Tuesday, 19 August 2003: 09:00-10:30
Chicago Ballrooms VI- X (Sheraton Hotel and Towers)

S024 Squalor: Assessment and Intervention

Filth and rubbish may be unhygienic and cause problems for neighbours. Hoarding is commonly observed as a prominent feature when intervention is demanded because of uncleanliness. Some people are content to live in unclean conditions, and cultures vary in what is considered as acceptable. The aims of this symposium are to consider why some persons live in culturally unacceptable squalor, and what interventions are helpful in such cases. Studies have shown that most people who are referred to health or community services because of perceived neglect of their appearance or home have identifiable mental disorders. Commonest are dementia, substance abuse (particularly alcohol) and schizophrenia. Physical disability, developmental disability and depression may also be factors. Lack of concern about personal appearance or their surroundings may be a feature of frontal lobe abnormalities, and research on this aspect is in progress. Where no mental or brain disorder can be identified, it is often presumed that the self-neglecting person has a personality disorder. Intervening in cases of squalor is commonly problematic. Legal measures may be needed when the person does not recognise that their living conditions are unacceptable for public health reasons or because the squalor is deleterious to neighbours' quality of life. In London, Ontario, a Taskforce met to develop guidelines on how best to intervene in such cases. Journal descriptions from around the world make it clear that referrals of people who live in squalor are relatively frequent, yet coordination of appropriate responses is often difficult to achieve. There has been comparatively little research on squalor and how to deal with it. There is good reason to stimulate discussion and share ideas on how best to respond to referrals.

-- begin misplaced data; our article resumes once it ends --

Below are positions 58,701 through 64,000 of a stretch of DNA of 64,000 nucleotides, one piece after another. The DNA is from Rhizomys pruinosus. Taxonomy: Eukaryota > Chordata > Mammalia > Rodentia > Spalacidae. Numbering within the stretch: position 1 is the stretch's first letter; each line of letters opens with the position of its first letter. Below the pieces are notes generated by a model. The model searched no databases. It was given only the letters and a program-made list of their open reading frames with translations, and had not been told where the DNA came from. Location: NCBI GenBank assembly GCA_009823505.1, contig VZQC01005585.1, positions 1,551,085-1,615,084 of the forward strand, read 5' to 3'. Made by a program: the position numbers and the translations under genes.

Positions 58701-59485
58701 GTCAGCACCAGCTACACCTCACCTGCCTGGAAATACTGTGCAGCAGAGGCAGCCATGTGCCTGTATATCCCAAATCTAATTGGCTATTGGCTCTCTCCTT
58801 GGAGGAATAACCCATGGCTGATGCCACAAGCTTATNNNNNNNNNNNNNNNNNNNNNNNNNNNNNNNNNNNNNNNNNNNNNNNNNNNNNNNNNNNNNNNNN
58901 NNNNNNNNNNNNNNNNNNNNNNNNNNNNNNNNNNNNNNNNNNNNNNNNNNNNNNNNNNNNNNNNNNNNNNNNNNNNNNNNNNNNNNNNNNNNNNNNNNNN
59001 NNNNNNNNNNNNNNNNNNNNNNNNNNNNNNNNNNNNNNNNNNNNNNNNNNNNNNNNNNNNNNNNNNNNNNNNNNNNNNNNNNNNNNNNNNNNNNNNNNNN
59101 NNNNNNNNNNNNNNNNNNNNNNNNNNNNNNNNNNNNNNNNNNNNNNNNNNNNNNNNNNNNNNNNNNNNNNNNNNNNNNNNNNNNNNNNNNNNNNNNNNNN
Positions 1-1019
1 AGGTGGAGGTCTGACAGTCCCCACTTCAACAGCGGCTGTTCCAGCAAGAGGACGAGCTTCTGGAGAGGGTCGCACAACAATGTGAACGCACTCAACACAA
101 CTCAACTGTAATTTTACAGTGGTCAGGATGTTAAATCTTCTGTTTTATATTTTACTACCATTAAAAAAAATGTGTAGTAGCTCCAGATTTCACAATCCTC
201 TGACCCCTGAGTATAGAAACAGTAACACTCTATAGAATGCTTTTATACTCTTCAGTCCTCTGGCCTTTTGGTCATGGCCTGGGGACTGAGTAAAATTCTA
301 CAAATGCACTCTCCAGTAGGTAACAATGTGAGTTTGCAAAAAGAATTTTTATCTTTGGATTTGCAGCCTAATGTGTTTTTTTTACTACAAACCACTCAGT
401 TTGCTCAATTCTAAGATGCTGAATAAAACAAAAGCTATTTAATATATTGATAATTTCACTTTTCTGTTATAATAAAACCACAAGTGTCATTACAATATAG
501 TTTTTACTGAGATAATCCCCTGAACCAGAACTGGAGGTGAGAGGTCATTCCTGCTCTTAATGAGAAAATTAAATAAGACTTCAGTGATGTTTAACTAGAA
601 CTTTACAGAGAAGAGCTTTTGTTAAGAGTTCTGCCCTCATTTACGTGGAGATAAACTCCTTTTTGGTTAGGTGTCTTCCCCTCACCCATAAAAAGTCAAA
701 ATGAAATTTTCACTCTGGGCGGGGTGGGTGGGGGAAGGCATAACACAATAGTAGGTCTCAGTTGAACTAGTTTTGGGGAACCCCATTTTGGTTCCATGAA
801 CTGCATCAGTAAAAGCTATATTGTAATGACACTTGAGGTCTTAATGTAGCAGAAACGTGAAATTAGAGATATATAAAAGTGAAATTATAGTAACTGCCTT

Chair:Burton Reifler
 S024-001 Squalor: Differential Diagnosis and the Role of the Frontal Lobes
Kiran Rabheru
 S024-002 What We Don't Know: An Agenda for Further Research into Severe Domestic Squalor and Self Neglect
Sube Banerjee
 S024-003 Senile Squalor: One Community's Response
Graham L Pollett
 S024-004 Community Study of People Living in Squalor
Graeme Halliday, Sube Banerjee
 S024-005 Previous Studies of People Who Live in Squalor
John Snowdon

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